Network Software Association Final Rules by Network Software Association (NSA)
1 of 1 file network software association
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2000 March 26
In 1998, three people decided the future of how the scene should shape itself and released a 10-point information document stating how a game release should be conducted. In the past year, many of these rules have been broken by its founding members and other groups have purposely broken the agreement. In lieu of recent events, the deciding figures of three groups, Class, Myth and Divine, have converged and agreed upon a new set of rules based on the original Faction rules and Myth's recent proposal and have been updated, modified and agreed upon by a consensus to a new standard to better suit the scene in this millennium.
- Text / Community standard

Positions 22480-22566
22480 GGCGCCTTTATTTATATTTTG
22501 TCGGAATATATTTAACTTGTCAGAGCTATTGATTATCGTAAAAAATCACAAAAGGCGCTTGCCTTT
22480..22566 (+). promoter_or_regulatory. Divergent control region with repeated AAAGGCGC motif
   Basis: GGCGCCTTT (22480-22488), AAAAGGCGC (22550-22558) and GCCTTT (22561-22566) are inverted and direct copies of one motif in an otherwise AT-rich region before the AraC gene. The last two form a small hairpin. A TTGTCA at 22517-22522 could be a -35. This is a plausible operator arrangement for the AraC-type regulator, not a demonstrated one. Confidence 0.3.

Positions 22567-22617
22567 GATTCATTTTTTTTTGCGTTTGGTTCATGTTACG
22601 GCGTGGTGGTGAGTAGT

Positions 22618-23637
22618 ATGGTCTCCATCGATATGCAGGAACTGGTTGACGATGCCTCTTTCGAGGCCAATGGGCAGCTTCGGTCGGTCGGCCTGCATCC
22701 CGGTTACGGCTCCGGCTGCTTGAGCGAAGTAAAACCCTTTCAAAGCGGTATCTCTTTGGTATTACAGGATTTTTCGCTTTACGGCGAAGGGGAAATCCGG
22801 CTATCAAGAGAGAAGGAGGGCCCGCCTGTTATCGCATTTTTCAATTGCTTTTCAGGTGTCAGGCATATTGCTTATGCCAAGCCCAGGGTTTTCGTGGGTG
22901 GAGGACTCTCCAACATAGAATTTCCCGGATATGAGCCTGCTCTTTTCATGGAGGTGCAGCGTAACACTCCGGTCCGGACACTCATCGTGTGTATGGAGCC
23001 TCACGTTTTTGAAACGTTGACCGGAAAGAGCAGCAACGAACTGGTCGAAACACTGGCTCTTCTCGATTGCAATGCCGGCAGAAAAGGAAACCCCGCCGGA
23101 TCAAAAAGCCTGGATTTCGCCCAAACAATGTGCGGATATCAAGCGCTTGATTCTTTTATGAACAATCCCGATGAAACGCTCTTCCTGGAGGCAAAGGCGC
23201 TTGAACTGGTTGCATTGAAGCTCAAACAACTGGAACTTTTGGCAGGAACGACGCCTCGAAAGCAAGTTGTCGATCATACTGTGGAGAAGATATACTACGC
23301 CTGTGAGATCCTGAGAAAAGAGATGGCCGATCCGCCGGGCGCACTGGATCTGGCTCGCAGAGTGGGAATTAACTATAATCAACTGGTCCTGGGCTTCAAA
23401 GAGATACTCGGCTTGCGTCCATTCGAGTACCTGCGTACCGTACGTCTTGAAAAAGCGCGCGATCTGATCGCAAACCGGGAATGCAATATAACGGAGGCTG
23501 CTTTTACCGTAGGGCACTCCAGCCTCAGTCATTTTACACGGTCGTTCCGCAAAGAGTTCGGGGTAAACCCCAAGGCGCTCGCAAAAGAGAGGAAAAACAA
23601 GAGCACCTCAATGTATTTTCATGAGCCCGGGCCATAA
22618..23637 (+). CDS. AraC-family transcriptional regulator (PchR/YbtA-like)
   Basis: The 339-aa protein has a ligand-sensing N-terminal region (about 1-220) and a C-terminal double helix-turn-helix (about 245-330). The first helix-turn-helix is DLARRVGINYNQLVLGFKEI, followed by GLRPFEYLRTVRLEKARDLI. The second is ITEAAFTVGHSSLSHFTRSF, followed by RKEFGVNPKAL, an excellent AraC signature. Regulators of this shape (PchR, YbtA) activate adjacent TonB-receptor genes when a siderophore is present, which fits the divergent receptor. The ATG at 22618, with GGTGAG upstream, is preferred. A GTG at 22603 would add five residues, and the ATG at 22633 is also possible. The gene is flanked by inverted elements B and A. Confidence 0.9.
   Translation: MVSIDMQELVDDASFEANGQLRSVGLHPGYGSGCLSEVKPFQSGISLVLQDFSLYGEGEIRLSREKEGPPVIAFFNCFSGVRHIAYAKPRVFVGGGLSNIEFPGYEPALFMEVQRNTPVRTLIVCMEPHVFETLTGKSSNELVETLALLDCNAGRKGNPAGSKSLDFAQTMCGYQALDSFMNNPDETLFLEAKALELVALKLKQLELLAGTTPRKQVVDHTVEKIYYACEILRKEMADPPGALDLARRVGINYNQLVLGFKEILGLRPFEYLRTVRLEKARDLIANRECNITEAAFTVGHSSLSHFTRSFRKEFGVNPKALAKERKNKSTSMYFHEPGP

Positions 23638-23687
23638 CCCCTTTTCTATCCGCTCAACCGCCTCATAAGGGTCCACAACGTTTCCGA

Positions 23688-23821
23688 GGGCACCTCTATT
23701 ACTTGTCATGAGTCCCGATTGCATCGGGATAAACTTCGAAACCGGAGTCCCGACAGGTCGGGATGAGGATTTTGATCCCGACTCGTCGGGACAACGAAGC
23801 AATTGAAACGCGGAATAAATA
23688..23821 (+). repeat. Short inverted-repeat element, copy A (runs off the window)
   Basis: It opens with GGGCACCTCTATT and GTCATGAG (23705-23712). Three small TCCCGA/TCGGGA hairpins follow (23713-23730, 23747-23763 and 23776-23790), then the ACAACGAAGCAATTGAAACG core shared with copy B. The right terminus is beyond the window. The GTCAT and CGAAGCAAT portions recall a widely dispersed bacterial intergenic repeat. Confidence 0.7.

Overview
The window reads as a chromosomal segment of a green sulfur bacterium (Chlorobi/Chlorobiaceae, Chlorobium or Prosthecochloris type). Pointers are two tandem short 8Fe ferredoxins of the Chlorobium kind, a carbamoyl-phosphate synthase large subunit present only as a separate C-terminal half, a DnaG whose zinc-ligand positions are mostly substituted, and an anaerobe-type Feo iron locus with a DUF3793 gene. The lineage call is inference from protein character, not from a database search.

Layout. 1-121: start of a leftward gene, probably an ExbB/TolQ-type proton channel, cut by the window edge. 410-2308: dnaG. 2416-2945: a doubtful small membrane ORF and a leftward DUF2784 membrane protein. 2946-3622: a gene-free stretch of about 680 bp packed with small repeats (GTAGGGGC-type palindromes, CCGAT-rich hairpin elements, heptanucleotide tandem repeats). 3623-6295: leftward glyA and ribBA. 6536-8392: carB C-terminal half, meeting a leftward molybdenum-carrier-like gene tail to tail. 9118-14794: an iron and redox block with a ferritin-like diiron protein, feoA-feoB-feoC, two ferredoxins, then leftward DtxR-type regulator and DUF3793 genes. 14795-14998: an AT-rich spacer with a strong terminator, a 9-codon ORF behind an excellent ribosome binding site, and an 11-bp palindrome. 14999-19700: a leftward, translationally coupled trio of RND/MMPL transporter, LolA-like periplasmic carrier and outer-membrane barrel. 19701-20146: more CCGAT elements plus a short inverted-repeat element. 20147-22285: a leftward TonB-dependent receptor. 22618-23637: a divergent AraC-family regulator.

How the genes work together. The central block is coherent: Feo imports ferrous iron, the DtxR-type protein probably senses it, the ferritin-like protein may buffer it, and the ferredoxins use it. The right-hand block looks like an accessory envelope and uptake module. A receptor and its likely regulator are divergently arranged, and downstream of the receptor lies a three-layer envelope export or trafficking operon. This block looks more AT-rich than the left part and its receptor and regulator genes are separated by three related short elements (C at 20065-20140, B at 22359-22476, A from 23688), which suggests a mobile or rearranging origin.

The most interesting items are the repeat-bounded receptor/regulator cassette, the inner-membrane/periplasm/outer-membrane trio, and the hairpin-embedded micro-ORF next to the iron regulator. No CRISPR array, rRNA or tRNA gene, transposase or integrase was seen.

In 1998, three people decided the future of how the scene should shape itself and released a 10-point information document stating how a game release should be conducted. In the past year, many of these rules have been broken by its founding members and other groups have purposely broken the agreement. In lieu of recent events, the deciding figures of three groups, Class, Myth & Divine, have converged and agreed upon a new set of rules based on the original Faction rules and Myth's recent proposal and have been updated, modified and agreed upon by a consensus to a new standard to better suit the scene in this millenium. These groups have been active participants in shaping the scene in the last 6 months, and were given active participation in voicing their point of view. These new rules will allow for a more fair and competitive scene while ensuring a quality-minded environment for the scene. These deciding figures have bestowed themselves to be called the N.S.A., Network Software Association. These rules have been ratified and approved among the three groups and will be recognized and followed immediately on this date, March 26th, 2000. 1. The disk limit is as of now 65 x 2,915,000 bytes. This equates to a total of 189,495,000 bytes of compressed data. Groups may not go over the total size to prevent any future cheating. Acceptable compression formats at this time are ACE or RAR or any future compression that supports multiple volumes and long file names, followed by the traditional PKZIPing. The limit for standard game add-ons is 35 x 2,915,000 bytes for any add- on that includes Music, Speech, Commentary or Play By Play for the original release. Any add-on that does not fit this criteria will be restricted to 25 x 2,915,000 bytes. Only the group that won a game release is allowed to release the add-ons for the game. 2. To prevent sloppy rips, a re-release of a game is allowed to make groups release proper and respectable releases. The following provisions include: a) it can be ripped in >=10 disks less than the previous release by us- ing only lossless compression methods. Lossy compression will not be permitted to compromise the release to fit under this condition. b) it can be ripped in >=15 disks less of the size of the previous release by using mp3-compression while not downgrading any wavs or mp3's sound quality using lossy compression. That means all the essential gamedata must be still included in the re- release. No essential data is allowed to be removed to be considered a valid re-release. A re-release from a competing group may not use tools, original crack or any other files from the previous release that were modified for the original game rip. The re-release of a rip can be done by any group and must be done in at most 48 hours after the release of the original rip, as possibly every game is rippable in a smaller size if enough time is spent. 3. Every release under this limit MUST be a functionally and playable complete game with no essential data missing to complete the game. This means that included will be every component necessary for the successful completion of the game e.g.: - all game executables that are needed, - every level (single AND multiplayer), - every track (including practice), - all actor graphics & models etc, - sound effects - registry settings to play on the Internet (e.g. Zone/DirectPlay) 4. Any lossless compression method to reduce the size of selected game data is ALLOWED (e.g. uharc). 5. Lossy compression is ALLOWED for sound, videos and non-texture graphics (e.g. jpeging of menu screens) but lossless compression is encouraged before using lossy compression. Lossy compression of textures is expli- citly FORBIDDEN to prevent the many problems inherent to that. 6. Sound effects WILL and MUST be included. To reduce the size of rips when possible, standard waveformat files (PCM) should be mp3-compressed if possible in a reasonable state of time and is over the size of 20 disks. If the soundfiles exist inside a bigfile its highly regarded when time is invested to extract those files to compress them. Groups are not to required to index bigfiles though. Downgrade of sound quality to sound files to allow the game to fit the limit will not be permitted. It is allowed to rip music, commentary/speech and ambience files as long as the game remains playable. Speech files MUST be included if there exist no on-screen subtitles. It is okay to remove commentary from a release if size does not permit it. It is highly regarded when all sounds, speech and music are included in a rip and not intentionally put out as addons. 7. It is allowed to remove gamedata that exists in multiple resolutions or formats as long as the game remains playable on a typical system which is defined by a PII-300 with a D3D-card and soundcard. - high-resolution textures for highend systems. - low-resolution textures for low-end systems if there is no possible options to include the high-resolutions in the release. If size permits, it is expected that high resolution be released as an add-on. - high-screen resolution graphics data standard of 800x600 (or 640x480 if other than 800x600 is not applicable) - at least one hardware-dependent data must be included, and must be in Direct3D mode or any other hardware data modes that are accepta- ble (e.g. Glide textures). A release of software mode only with all hardware-dependent data and textures removed will not be allowed in future releases. 8. Movies (intros, cutscenes) should be removed if they aren't game-related. Movies must be ripped in a way so that the gameplay experience is not compromised, e.g. framing of movies is highly regarded. It should always be avoided to create situations in which user-input is necessary on black screens because the video normally shown has been blacked out. 9. Other allowed add-ons for games include: - cutscenes/movies - commentary/speech - music - manual/documentation - editor Intro and Outro add-ons are EXPLICITLY FORBIDDEN. Not more than 2 add-ons should be released for a game release. 10. Children's games (aka Kiddie games) and Edutainment software do not qualify under these rules guidelines for acceptable releases. Kiddie games are usually defined via the game target audience of '5-12 years' as stated by the game's producer. Common sense should be based on common sense by all groups to identify what really is a kiddie game. Platform games are not to be considered kiddie games. 11. Levelpacks, game add-ons etc. for rips are only allowed if they are offi- cially released/authorized by the same company/developer/publisher that put out the original game. If possible by its size, the add-on should be made as a standalone and not needing the original game release. The original missions may be removed to allow the game add-on to become standalone if not size can not permit the original game. It should be explained in the NFO if and why a game add-on isn't made to be standalone. 12. In regard to games distributed in the United States that are LATER distributed in Europe or vice versa under the same or different name / publisher. These games if released AFTER another group's release are counted as DUPES unless it can be proven that there is a clearly noticeable PLAYABLE difference in the latter release (more than just tiny differences in graphics or sound). Differences in filedates and Game Titles between Euro and US releases are NOT a good enough reason to re-release the game. 13. A brief outline of what has been stripped from the game should be clearly stated in the game-release .NFO, as well as information as to whether or not Add-Ons can be expected. 14. Fully cracked Update Patches and Trainers are highly regarded, though they are not the responsibility of any group (including that of which released the original game). If 2 trainers from the same or different groups are released for 1 game, this does NOT qualify as a dupe unless the latter trainer provides no new features over the prior trainer. Beta update patches will not considered a valid release among any game group. No group shall release a cracked patch for a game if a generic patch exists for a particular game in the scene. If a generic crack exists, a new patch-release must specify that the generic crack does not work anymore. 15. If two or more rips of the same game get released, the first working rip wins. Sites should not nuke any release until the winning rip has been proven to work correctly and follows the above ruleset. 16. No group shall do a rip using another's groups work, be it an iso crack or tools written by another competing group. Any third party tools shall be acceptable. A crack from an ISO or past release (even in other languages) shall not be used unless permission is given from the cracker/creator of the original release group. All appointed HQ (Headquarters) should abide by these rules to the fullest extent permutable. Any group that competes in the gaming rip scene will and must abide by the above rules to allow fair competition among all competitors. Signed, Leaders, Council Members and Seniors of Class, Myth & Divine.